Owing to "alarmingly" spiralling prices, Indian households reduced pulse consumption to less than 11 kg in the first half of 2009, according to a report by an industry body.
According to the Associated Chambers of Commerce and Industry (Assocham), the consumption of pulses can fall further to around nine kg in the latter part of the year if corrective measures were delayed.
Assocham's Pulses Report says that during the 1960s, per capita pulses consumption was around 27 kg. It plunged to 11 kg this year following a steep hike in prices.
"The factor responsible for it was that no serious attention was paid to increase pulses production under the National Food Security Mission (NFSM)," the chamber said.
The Mission primarily focused on greater wheat, rice, millet and corn production resulting in increasing the yields of these crops at the cost of pulses.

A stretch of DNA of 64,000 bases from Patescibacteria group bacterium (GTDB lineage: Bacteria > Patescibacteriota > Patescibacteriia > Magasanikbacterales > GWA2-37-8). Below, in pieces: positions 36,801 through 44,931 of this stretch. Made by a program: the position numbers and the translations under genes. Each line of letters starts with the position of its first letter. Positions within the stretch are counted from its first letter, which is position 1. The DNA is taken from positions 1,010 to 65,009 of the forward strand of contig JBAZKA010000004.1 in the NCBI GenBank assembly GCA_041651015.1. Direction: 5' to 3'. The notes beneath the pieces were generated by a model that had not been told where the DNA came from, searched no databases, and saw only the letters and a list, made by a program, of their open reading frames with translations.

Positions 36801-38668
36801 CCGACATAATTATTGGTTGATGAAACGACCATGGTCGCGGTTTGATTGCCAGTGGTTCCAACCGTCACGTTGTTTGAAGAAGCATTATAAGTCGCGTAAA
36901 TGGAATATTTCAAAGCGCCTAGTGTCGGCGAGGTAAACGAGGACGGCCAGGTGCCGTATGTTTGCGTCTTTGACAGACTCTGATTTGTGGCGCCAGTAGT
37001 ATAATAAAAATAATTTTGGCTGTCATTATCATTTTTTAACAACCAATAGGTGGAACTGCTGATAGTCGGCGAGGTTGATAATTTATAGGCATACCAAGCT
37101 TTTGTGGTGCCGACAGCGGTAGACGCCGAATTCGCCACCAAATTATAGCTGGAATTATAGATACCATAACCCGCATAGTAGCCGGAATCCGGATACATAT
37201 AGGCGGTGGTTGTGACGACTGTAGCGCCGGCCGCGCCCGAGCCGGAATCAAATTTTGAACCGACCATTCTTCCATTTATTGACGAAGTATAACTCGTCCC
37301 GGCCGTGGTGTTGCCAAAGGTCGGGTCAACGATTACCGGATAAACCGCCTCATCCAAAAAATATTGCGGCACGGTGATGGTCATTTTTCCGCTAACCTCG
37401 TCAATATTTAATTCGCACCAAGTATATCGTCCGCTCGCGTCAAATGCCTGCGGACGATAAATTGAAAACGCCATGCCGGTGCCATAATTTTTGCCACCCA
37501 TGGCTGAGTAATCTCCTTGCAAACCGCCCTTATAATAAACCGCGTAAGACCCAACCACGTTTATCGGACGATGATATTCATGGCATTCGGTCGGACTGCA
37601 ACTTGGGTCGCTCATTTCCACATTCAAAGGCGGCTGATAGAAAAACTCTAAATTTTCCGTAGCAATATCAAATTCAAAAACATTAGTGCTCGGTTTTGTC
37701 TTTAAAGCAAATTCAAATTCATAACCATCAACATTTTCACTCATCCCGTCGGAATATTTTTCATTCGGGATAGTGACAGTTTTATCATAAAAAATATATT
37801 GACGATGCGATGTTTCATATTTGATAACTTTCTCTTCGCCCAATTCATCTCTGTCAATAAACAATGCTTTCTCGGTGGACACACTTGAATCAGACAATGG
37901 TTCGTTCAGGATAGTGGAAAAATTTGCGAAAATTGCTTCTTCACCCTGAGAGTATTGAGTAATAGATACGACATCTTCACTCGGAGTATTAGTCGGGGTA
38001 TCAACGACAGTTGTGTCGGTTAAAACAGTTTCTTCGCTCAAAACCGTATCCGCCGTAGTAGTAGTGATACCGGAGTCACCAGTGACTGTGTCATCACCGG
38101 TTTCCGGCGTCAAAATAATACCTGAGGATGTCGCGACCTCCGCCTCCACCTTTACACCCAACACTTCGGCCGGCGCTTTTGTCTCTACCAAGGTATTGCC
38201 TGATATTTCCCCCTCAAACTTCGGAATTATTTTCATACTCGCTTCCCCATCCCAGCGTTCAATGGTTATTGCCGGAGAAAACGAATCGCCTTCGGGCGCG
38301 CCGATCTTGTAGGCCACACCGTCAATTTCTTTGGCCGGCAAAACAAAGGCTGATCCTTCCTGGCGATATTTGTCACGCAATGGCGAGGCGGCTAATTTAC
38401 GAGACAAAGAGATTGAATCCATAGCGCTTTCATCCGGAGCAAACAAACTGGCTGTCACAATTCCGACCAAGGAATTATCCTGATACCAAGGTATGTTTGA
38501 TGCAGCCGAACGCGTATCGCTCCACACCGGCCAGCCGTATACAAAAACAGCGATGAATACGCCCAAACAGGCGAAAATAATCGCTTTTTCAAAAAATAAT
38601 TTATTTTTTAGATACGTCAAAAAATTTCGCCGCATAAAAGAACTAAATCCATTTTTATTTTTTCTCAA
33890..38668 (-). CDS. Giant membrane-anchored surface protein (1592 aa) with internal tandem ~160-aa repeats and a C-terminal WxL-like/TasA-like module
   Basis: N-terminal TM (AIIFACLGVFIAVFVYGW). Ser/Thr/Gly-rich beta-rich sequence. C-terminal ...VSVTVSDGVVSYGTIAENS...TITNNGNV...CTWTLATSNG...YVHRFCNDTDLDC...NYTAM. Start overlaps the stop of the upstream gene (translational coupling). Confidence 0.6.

As a result, production of pulses fell. Now with prices more than doubling in the last one year, it has become beyond the reach of the common man.
"It was evident from the fact that overall growth in yield of pulses since the inception of the Green Revolution in 1967 is the least among major crops cultivated in the country at a mere 1.14 percent," said Assocham secretary general D S Rawat.
"On the other hand, wheat, rice, oilseed and maize have respectively witnessed an annual growth of 2.8 percent, 2.23 percent, 1.88 percent and 1.7 percent."
According to the report, while total pulses availability in the country has reflected a compound annual growth rate (CAGR) of 1.39 percent during the last two decades, the population has increased at a CAGR of more than 1.8 percent.
Interestingly, India's exports of pulses grew at a far greater pact than imports, from 1.09 thousand tonne in 1980-81 to 447.44 thousand tonnes in 2005-06.
The report said imports of pulses grew at CAGR 10.38 percent from nearly 173,000 tonnes in 1980-81 to 226,000 thousand tonnes in 2006-07, mainly due to low import tariff rates which currently stands at zero percent.
India imports from Canada, Myanmar, Australia and the US.